I’m not sure how many people attended the launch of World Book Night in Trafalgar Square, on 4th March, but in spite of the cold weather, some sources claim that 10,000 flocked to the event. Swapping books and chatting to each other, explaining why we had chosen our particular books, we all had two things in common: a love of reading and heartfelt support for Alan Bennett’s view on the imminent library cuts.
Jamie Byng who dreamed up this incredible event, opened the evening quoting C.S. Lewis, ‘We read to know that we are not alone.’ In such a large crowd, we certainly weren’t alone and were in for a treat listening to many authors, as well as actors, read aloud. Some read from their own books, while others read work from other well-known writers. Fiction was joined by poems and autobiography. Listening to great authors like Edna O’Brien, Margaret Atwood, John Le Carré, and Phillip Pullman was a delight, but for me, the highlight was Alan Bennett. I’ve never been a huge fan of his, but hearing him read from A Life Like Other People’s, one of the 25 WBN titles, made me want to read it for myself. I was lucky enough to receive a copy in return for one of my own books.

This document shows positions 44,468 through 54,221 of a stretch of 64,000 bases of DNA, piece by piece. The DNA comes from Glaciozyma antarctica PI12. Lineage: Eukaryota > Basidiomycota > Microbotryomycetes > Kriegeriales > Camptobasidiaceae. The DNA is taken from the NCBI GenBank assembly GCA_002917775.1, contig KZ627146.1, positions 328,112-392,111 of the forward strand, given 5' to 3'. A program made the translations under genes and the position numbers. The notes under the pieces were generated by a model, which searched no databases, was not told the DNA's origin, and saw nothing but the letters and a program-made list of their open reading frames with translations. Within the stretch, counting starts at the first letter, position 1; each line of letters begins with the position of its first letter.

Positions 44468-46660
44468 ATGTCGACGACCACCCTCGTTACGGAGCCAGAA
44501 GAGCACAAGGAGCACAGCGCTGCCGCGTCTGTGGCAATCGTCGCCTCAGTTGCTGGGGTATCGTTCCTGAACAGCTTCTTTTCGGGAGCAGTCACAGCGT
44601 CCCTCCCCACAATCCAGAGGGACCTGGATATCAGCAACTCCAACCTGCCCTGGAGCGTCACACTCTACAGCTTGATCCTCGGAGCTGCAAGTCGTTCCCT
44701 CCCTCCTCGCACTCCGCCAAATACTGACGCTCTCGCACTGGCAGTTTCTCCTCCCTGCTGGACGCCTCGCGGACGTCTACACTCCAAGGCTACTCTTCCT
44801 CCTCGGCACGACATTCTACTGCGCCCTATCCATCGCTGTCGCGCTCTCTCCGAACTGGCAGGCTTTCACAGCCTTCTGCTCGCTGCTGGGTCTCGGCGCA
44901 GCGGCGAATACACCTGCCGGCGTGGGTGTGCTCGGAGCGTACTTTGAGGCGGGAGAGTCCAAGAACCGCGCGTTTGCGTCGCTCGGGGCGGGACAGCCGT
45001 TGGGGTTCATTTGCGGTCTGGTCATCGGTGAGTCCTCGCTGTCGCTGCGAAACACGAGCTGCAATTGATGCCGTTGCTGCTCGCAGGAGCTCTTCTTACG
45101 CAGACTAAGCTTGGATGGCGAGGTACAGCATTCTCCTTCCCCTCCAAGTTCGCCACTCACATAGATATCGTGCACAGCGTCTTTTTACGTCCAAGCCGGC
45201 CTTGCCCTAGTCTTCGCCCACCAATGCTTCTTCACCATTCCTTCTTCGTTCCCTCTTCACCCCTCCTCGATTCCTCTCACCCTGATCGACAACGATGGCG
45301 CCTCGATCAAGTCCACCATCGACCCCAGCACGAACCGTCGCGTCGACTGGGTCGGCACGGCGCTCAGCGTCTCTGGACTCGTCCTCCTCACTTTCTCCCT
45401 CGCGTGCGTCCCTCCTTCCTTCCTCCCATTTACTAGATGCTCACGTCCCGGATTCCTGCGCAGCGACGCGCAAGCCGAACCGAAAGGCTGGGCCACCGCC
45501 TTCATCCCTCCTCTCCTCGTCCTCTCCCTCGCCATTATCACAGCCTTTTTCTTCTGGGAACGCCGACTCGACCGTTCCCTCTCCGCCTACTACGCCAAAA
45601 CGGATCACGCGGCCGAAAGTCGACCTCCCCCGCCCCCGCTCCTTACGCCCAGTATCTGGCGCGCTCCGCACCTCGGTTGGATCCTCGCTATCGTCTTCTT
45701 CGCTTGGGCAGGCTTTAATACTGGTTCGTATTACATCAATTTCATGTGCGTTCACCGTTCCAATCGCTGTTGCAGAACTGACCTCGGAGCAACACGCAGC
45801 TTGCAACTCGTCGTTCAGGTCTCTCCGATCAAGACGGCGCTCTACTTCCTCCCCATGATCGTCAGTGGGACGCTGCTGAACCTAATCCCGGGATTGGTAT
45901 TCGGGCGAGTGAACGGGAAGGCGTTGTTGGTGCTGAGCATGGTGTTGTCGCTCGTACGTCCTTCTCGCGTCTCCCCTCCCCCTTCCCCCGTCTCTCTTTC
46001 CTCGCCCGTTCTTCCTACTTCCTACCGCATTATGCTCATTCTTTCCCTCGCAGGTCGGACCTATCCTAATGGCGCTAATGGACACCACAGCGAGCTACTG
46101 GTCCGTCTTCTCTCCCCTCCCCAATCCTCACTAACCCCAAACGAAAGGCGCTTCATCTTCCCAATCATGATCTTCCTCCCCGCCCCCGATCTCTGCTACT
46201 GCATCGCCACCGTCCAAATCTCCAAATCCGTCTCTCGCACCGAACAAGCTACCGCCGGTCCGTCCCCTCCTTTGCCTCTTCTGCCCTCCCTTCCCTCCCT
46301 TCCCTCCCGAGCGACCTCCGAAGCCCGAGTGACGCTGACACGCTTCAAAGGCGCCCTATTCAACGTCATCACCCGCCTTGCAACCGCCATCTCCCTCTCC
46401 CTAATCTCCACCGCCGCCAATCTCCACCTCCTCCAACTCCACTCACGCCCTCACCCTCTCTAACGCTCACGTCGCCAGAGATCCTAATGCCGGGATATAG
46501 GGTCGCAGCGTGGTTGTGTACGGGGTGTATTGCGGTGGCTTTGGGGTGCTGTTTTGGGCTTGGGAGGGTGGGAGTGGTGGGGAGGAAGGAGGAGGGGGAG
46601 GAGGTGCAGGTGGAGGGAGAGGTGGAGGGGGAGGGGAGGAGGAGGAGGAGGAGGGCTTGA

Since the launch, I have been busy giving away my 48 books. Some have been appreciatively received at Homeless Action Barnet, others at Chase Farm Hospital, and some have gone to people I know, many of whom will, in turn, pass the books on. I have registered some copies on BookCrossing and have released them into the wild! Who knows who may capture them?
If my chosen book, A Fine Balance, which I am re-reading, brings its new readers as much pleasure as it brought me, it will be a great job done, and I hope that it will perhaps open up somebody’s world while enabling somebody else to know that they are not alone.